6.       One of the most salient examples of these restrictive policies was the case of 74 Roma rejected asylum seekers deported from Belgium to Slovakia in October 1999, despite the explicit request of the European Court of Human Rights to delay deportation made in response to a complaint filed on behalf of the Roma applicants by the Belgian League for Human Rights. On February 5, 2002 the European Court of Human Rights found that in this case Belgium violated a number of provisions of the European Convention of Human Rights, including Article 5 1 (right to liberty and security), Article 5 4 (right to take proceedings by which lawfulness of detention shall be decided), and Article 13 taken together with Article 4 of Protocol No. 4 (prohibition of the collective expulsion of aliens) 4.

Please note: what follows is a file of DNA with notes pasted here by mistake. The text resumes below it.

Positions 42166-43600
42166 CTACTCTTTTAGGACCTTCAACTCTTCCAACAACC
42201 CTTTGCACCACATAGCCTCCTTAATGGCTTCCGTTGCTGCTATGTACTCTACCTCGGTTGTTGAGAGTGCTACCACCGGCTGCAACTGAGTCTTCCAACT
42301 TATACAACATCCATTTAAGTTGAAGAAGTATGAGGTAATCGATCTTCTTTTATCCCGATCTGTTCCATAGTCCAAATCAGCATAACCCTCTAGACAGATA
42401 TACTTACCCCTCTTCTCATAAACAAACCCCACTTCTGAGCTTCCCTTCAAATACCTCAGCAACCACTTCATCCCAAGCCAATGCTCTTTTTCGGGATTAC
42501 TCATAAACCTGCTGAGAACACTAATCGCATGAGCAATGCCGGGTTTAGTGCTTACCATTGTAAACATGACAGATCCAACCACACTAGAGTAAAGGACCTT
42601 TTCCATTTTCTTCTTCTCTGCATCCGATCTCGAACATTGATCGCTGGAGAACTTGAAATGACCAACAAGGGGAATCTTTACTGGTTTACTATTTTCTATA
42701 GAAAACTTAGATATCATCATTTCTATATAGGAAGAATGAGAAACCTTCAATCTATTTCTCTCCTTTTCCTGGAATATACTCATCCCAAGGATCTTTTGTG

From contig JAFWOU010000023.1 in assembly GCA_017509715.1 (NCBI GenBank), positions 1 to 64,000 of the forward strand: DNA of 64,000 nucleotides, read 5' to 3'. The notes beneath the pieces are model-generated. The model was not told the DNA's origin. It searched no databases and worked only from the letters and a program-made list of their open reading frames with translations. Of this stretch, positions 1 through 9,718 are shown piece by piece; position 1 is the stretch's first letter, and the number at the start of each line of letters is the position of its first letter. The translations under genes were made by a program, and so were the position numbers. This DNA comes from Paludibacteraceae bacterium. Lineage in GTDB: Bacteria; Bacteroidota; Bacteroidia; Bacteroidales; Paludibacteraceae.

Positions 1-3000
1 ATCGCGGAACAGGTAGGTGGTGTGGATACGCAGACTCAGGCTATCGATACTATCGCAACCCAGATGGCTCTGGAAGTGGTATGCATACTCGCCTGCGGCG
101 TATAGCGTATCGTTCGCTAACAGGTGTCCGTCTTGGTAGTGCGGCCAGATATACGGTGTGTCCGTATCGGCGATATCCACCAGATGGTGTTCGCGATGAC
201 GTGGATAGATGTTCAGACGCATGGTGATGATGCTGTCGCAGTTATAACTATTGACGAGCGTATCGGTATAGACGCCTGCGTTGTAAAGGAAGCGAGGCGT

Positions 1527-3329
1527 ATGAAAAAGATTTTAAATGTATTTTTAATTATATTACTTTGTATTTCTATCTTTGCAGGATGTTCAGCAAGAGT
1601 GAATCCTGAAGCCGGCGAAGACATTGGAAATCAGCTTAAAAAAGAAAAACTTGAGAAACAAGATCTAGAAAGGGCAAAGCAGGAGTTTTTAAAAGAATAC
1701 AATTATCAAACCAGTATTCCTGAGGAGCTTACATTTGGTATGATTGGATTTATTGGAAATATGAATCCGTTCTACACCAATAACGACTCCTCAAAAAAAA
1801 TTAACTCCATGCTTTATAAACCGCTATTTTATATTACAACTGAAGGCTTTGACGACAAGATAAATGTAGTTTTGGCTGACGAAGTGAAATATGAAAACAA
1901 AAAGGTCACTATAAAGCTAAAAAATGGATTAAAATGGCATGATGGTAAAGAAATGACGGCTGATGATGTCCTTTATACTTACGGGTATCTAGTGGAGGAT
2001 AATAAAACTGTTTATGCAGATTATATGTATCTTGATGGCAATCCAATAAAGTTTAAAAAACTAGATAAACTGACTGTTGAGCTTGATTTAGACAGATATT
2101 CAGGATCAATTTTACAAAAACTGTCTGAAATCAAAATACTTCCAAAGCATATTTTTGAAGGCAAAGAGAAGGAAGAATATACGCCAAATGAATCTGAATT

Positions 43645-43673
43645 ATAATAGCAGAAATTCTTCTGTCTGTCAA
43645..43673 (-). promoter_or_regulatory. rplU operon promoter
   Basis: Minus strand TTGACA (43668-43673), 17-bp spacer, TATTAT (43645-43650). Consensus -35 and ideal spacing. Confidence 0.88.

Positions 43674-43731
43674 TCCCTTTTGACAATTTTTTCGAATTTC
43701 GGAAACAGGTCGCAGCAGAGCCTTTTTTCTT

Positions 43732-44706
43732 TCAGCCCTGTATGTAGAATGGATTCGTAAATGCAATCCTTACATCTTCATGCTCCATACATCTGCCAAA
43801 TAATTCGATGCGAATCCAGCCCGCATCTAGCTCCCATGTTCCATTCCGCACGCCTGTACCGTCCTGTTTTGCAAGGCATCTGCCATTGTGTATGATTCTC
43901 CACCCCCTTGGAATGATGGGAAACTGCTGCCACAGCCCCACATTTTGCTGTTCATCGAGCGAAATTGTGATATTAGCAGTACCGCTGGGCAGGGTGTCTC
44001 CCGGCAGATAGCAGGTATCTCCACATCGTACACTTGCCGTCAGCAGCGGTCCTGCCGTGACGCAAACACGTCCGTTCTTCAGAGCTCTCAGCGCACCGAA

1 Bulgaria, Czech Republic, Hungary, Poland, Romania and Slovak Republic.

2 For example, in 1999, Finland and Norway imposed a visa regime on Slovak citizens in reaction to arrival of several hundreds of Roma fleeing Slovakia.

3 This question, and, more generally, patterns of discrimination of Roma applicants throughout asylum procedure was examined more closely in a report prepared by the Committee on “Restrictions on asylum in the member states of the Council of Europe and the European Union”, Rapporteur: Mr Cilevičs, see Doc 8598

4 Press release issued by the Registrar of the European Court of Human Rights: Judgement in the case of Conka v. Belgium, http://www.echr.coe.int/Eng/PRESS/2002/feb/Conkajudepress.htm

5 The full text is quoted in Roma Rights, No 4, 2001, http://errc.org/rr_nr4_2001/wcar2.shtml

6 Roma Rights, No 4, 2001, http://errc.org/rr_nr4_2001/snap1.shtml

7 This question is closely examined in a report prepared by the Committee on Migration, Refugees and Demography on the Humanitarian situation in the Federal Republic of Yugoslavia (Rapporteur: Mr Cilevičs, Latvia, SOC).